Credit: Frazer Harrison/Getty

Emma Watson has truly become a face of women's rights. The U.N. Goodwill Ambassador—whose speech about gender equality went viral last September—is working hard to continue to get the world involved in her #HeForShe initiative which promotes those ideals.

On Sunday, International Women’s Day, the upcoming Beauty & the Beast star held an hour-long Q&A at Facebook Headquarters in London to discuss gender equality and some of the misunderstandings that come with it. She clarified that gender equality is not only a women's issue, and there's an online pledge at specifically for men to sign (so far it has 200,000 signatures).

“It’s an equality club, for both genders. It’s about men coming in support of women and women coming in support of men,” Watson said. “Gloria Steinem gave a speech last week at a HeForShe event in New York, and she used this really beautiful metaphor. She said that the human race is like a bird. and it needs both of its wings to be able to fly. And at the moment, one of its wings is clipped. And we’re never going to be able to fly as high unless we’re both in support of each other.”

She also clarified the definition of feminism. “Men think it’s a women’s word,” she said. “But what it means is that you believe in equality, and if you stand for equality, then you’re a feminist. Sorry to tell you. You’re a feminist. You’re a feminist. That’s it.” And just because she is a feminist, it doesn't mean she doesn't not like a door being opened for her. “I love having the door opened for me,” Watson told host Greg James. “Isn’t that just polite? Isn’t that just a nice thing to do for someone else? And I love being taken out to dinner. So great. But I think the key is, would you then mind if I open the door for you?"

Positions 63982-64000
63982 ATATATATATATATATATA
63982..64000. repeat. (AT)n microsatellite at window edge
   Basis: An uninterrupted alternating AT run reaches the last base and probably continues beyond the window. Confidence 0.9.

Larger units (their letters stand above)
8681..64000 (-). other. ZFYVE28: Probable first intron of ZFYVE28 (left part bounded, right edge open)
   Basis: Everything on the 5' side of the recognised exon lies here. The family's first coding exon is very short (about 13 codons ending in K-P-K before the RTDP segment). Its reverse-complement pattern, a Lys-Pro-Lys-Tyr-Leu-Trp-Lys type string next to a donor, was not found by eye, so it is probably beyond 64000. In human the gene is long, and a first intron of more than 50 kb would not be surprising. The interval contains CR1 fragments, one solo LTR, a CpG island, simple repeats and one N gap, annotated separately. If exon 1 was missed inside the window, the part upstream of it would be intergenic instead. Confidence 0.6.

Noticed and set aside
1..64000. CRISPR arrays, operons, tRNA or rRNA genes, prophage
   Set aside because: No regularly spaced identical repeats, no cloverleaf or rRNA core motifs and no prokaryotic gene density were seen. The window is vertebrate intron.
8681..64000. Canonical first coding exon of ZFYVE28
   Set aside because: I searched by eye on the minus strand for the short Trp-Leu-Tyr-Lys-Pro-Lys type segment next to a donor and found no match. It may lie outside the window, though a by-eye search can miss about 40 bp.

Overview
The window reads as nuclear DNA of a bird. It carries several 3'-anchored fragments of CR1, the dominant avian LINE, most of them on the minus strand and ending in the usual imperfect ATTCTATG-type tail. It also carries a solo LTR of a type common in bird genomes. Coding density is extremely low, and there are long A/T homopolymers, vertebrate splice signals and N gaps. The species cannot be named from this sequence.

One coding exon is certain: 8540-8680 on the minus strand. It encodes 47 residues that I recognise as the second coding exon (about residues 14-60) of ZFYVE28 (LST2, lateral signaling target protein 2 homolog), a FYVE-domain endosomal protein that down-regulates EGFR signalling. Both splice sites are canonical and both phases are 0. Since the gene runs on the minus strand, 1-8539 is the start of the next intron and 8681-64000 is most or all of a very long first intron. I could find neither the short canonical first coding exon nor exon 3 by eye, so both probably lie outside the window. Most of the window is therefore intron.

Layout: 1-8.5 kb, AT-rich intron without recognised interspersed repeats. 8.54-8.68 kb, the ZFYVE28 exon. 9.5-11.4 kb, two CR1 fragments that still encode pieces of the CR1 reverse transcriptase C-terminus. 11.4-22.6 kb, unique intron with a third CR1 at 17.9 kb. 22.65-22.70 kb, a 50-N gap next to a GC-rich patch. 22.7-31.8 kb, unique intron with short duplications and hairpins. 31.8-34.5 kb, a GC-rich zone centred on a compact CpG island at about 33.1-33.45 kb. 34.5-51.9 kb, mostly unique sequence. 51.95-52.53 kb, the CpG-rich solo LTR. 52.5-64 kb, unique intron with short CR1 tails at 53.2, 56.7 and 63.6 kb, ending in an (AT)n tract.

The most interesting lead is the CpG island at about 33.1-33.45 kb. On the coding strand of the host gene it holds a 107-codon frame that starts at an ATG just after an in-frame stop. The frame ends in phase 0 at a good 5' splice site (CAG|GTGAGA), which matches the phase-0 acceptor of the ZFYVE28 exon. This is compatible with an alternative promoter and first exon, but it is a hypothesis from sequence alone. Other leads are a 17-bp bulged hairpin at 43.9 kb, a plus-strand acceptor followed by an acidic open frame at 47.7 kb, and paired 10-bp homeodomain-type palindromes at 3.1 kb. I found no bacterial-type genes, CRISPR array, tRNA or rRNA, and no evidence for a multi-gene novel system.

As it was an open forum for questions, one that did come up was Watson's own experience with sexism. The child star of the Harry Potter films and Brown University–educated actress admitted that she has been very privileged, but that it doesn't mean she should not use her advantages to fight for other women. “Surely, I’ve been incredibly privileged and I haven’t been held back because I am a girl. Surely, it is therefore my responsibility to make sure other women have access to the same privileges that I have. Surely, it would be bad if I wasn’t doing this, making sure that what I have been lucky enough to receive in my life is extended to others.”

And it's not like Watson hasn't had to deal with some difficulties as a woman who grew up in the public eye and especially after launching this campaign. The day after her U.N. speech there was a very public nude photo threat that turned out to be a hoax which she said sent her "raging" and made her want to work on this campaign even harder. Clearly, she is doing just that.

You can watch the full Facebook Q&A here: